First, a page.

We will also be getting an efficient front loading washing machine and I plan to hang-dry our clothes outside as much as possible.

We do not have an attic fan but I would like to get one. They really are great! I just hope the newer ones are a bit quieter then the last one I am used to.

I am also really interested in learning more about geo-thermal heat pumps, and since our house is entirely electric (no gas/oil) we really do want to go full-on solar panels as much as possible, though it still is rather expensive. The solar shingles sound really neat though, do you have any more information on those?

and Miesian Corners, I would love to hear more about your cistern setup, this something I would like to implement for our garden.

Looks like timbersil will be a good choice for our replacement deck, and some Toto toilets when we fix up the bathrooms. Plus the Method cleaners and low/no VOC paints! I really picked up quite a few tips here, I hope others contribute to this thread!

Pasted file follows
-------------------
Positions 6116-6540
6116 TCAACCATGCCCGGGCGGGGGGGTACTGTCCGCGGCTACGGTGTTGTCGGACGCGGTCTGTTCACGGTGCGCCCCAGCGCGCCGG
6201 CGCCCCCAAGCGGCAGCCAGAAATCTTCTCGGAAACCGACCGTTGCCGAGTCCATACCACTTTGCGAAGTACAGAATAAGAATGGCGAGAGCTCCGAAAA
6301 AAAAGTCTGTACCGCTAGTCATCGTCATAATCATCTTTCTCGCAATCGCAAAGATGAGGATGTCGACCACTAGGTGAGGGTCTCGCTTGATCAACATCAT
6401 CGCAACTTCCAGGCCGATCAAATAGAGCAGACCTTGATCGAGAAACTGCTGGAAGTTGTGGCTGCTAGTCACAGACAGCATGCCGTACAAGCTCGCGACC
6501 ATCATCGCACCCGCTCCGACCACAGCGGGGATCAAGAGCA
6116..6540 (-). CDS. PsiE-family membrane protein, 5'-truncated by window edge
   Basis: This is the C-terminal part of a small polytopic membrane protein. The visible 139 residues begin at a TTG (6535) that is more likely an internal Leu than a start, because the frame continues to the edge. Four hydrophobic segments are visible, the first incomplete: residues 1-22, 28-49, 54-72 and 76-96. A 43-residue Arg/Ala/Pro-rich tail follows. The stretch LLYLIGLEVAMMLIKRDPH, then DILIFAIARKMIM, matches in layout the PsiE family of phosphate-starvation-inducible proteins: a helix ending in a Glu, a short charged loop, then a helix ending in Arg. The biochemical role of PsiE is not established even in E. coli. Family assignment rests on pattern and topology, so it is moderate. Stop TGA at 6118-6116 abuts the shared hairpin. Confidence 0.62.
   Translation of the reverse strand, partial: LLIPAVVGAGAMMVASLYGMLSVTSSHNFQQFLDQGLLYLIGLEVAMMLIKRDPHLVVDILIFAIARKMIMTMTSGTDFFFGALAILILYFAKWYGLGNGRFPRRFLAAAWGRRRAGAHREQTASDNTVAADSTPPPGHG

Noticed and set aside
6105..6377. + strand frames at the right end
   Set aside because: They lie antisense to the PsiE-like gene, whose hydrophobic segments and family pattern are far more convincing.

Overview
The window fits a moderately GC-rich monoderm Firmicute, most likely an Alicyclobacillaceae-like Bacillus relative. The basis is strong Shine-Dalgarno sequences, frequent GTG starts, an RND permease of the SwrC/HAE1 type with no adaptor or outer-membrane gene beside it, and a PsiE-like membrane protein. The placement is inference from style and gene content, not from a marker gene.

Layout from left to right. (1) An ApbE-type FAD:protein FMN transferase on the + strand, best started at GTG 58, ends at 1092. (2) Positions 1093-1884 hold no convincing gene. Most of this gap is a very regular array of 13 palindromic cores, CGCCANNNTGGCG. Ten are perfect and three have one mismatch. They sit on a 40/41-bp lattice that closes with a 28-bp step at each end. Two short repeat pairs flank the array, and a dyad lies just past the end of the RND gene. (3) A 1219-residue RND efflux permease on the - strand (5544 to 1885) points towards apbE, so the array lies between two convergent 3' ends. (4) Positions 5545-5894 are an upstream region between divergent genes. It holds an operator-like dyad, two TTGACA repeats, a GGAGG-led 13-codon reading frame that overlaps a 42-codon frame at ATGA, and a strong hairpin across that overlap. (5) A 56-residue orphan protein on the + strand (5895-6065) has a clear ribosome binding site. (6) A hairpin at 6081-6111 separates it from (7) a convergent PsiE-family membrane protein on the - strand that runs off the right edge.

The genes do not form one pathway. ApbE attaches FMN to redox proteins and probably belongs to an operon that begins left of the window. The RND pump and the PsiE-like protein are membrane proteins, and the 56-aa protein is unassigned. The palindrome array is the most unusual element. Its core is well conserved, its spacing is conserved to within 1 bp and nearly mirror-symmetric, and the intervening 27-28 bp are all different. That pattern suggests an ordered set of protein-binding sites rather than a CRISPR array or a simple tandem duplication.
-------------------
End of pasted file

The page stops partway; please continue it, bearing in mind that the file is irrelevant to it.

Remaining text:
oh and compact flourescent bulbs throughout the house of course ;)

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I don't use any fertilizer or pesticides on my lawn. This is primarily for reasons of sloth and thriftiness, but it has the advantage of being eco-friendly. In all seriousness, though, it seems to me that a perfect-looking grass monoculture is inherently less healthy than a diverse ecosystem like my lawn, which has lots of different species of grass, weeds, etc. Maybe a biology major can comment?

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It's very true. I forgot to mention that I no longer go through the ordeal like so many people here in getting fescue/rebel grass to grow in Charlotte. Instead I planted what we called Charleston grass, a bermuda type grass in my yard. It does not need to be reseeded, it doesn't require much watering at all, even in the hottest of days, and it stays green all summer without pesticides, fungicides and herbicides. The only downside to this grass is that it turns golden in the winter months which I don't mind at all.

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I don't use any fertilizer or pesticides on my lawn. This is primarily for reasons of sloth and thriftiness, but it has the advantage of being eco-friendly. In all seriousness, though, it seems to me that a perfect-looking grass monoculture is inherently less healthy than a diverse ecosystem like my lawn, which has lots of different species of grass, weeds, etc. Maybe a biology major can comment?

i don't know much biology....

but if it makes you feel any better my yard consists of hundreds of spieces of grass/weeds as well.